Butterfly chaser who was branded mad for her pursuit of the insects

The latest leg of our hunt takes us to the Isle of Wight to hear the inspiring story of Eleanor Glanville
Click to follow
The Independent Online

If you are a female butterfly enthusiast, does it follow that you are likely to be mad? So thought the relatives of Eleanor Glanville (c1654 – 1709), a keen entomologist and butterfly collector from Lincolnshire. Her family members tried to have her will set aside after her death, claiming "none but those who were deprived of their Senses, would go in Pursuit of Butterflies".

But their action failed, and Lady Glanville's reputation survived and lives on in a handsome insect named after her, the Glanville fritillary, nearly as rare today as a female butterfly enthusiast was 300 ago. It is found on the Isle of Wight (apart from occasionalappearances on the Hampshire coast opposite) and anyone trying to spot all our 58 butterfly species in a single summer, as we are aiming to do in The Independent's Great British Butterfly Hunt, has to travel across the Solent in late May or early June, in pursuit of Melitaea cinxia.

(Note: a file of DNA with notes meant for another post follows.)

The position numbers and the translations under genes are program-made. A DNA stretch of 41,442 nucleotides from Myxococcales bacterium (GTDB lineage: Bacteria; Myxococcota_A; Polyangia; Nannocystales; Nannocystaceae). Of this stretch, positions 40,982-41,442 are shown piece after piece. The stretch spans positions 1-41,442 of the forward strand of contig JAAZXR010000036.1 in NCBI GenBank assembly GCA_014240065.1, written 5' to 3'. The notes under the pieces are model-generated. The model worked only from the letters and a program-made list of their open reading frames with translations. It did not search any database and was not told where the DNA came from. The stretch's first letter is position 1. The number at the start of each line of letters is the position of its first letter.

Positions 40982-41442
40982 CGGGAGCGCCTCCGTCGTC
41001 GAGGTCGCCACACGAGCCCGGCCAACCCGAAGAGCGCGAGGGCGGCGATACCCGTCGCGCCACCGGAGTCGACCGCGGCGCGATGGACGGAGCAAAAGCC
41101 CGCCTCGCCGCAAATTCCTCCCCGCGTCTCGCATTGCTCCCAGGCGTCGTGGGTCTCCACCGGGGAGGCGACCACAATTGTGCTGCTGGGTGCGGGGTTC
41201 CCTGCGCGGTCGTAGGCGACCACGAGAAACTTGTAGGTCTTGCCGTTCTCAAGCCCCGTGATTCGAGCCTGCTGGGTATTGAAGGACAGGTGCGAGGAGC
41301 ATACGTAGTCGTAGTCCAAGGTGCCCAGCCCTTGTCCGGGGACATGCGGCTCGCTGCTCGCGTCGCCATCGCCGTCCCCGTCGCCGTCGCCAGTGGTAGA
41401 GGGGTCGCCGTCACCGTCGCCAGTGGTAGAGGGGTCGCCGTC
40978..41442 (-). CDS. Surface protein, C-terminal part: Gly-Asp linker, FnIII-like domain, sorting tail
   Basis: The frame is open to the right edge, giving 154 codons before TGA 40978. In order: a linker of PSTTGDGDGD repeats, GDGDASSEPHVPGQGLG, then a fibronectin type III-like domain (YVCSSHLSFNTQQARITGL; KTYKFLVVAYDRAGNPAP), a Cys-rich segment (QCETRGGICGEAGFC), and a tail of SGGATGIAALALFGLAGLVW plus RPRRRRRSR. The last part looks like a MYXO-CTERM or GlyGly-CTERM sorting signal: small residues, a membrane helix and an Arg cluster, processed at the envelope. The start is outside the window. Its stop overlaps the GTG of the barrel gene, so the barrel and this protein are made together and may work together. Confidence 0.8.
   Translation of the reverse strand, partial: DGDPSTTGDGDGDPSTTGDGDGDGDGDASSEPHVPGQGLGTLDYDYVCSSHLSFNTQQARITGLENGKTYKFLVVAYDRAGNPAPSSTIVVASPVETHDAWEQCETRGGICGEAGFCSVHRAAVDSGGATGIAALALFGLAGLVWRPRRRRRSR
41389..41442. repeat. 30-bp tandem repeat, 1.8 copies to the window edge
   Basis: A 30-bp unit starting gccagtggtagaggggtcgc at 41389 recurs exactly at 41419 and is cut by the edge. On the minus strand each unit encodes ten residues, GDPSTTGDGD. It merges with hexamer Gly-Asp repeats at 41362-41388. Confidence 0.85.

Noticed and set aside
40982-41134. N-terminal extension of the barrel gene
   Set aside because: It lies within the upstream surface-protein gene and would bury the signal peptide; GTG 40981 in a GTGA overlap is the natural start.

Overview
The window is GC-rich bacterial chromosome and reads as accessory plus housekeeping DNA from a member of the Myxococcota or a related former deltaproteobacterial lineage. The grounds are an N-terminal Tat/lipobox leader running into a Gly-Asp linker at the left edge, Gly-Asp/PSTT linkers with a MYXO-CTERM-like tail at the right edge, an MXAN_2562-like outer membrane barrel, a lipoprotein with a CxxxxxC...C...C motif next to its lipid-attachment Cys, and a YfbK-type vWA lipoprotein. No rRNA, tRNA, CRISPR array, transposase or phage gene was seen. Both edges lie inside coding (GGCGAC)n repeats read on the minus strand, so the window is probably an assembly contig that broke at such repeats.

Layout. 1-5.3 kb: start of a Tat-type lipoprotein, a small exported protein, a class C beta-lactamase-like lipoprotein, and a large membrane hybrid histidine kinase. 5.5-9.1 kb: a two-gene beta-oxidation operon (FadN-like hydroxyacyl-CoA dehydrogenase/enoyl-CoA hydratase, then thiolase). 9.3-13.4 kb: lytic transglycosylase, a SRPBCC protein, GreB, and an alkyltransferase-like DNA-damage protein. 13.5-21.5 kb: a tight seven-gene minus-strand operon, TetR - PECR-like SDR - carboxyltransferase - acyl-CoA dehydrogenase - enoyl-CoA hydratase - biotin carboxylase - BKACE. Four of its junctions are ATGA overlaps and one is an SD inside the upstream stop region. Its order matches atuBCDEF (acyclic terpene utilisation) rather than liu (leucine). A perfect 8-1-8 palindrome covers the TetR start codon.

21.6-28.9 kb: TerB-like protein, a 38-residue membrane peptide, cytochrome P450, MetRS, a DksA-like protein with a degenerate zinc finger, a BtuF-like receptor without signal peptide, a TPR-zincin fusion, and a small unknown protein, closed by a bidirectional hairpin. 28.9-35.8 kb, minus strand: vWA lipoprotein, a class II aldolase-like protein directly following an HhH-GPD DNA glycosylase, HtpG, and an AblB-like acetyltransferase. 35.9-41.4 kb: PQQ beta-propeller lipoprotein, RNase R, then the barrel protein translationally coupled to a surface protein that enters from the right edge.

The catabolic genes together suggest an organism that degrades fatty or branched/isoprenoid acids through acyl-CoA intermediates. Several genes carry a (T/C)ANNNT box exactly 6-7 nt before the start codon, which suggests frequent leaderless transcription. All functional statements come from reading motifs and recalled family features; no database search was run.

The Glanville, a typical fritillary, with chequered orange and black on the wings, was once found over much of England but died out, and now nearly all the British population is in an eight-mile strip along the Isle of Wight's south-west coast, where the sandy cliffs and the chines, the small valleys, are subject to frequent landslips.

In the disturbed and nearly bare ground created by the landslips the Glanville lays its eggs on ribwort plantains, the food for its caterpillars, which need the warmth created by direct sunshine. It is such a sun-loving species that only the south-facing edge of the island's coast is able to sustain it, although there is speculation that with global warming, the butterfly may return to the mainland.

We went with Robin Curtis, a biologist who has been studying the insect for more than a decade, supported by the Isle of Wight Natural History Society, and we found Glanvilles in profusion overlooking the sea. They were fluttering about the flowerheads of sea pinks and bird's foot trefoil, taking nectar, with males chasing the slightly larger females in their hundreds, shining bright gold in the sunshine. "It's quite an enigmatic butterfly, in that its food plant is ridiculously common but its habitat requirements are so specific," Robin said. "It requires plantains from the hottest part of the ground."

The Isle of Wight is a butterfly hot-spot, and we found six further species, small copper (already profiled), green hairstreak, small blue and large skipper (profiled here), plus common blue and wall brown (to be profiled later). With the Glanville, this brings the total of species we have found in the Great British Butterfly Hunt to 26; 32 to go.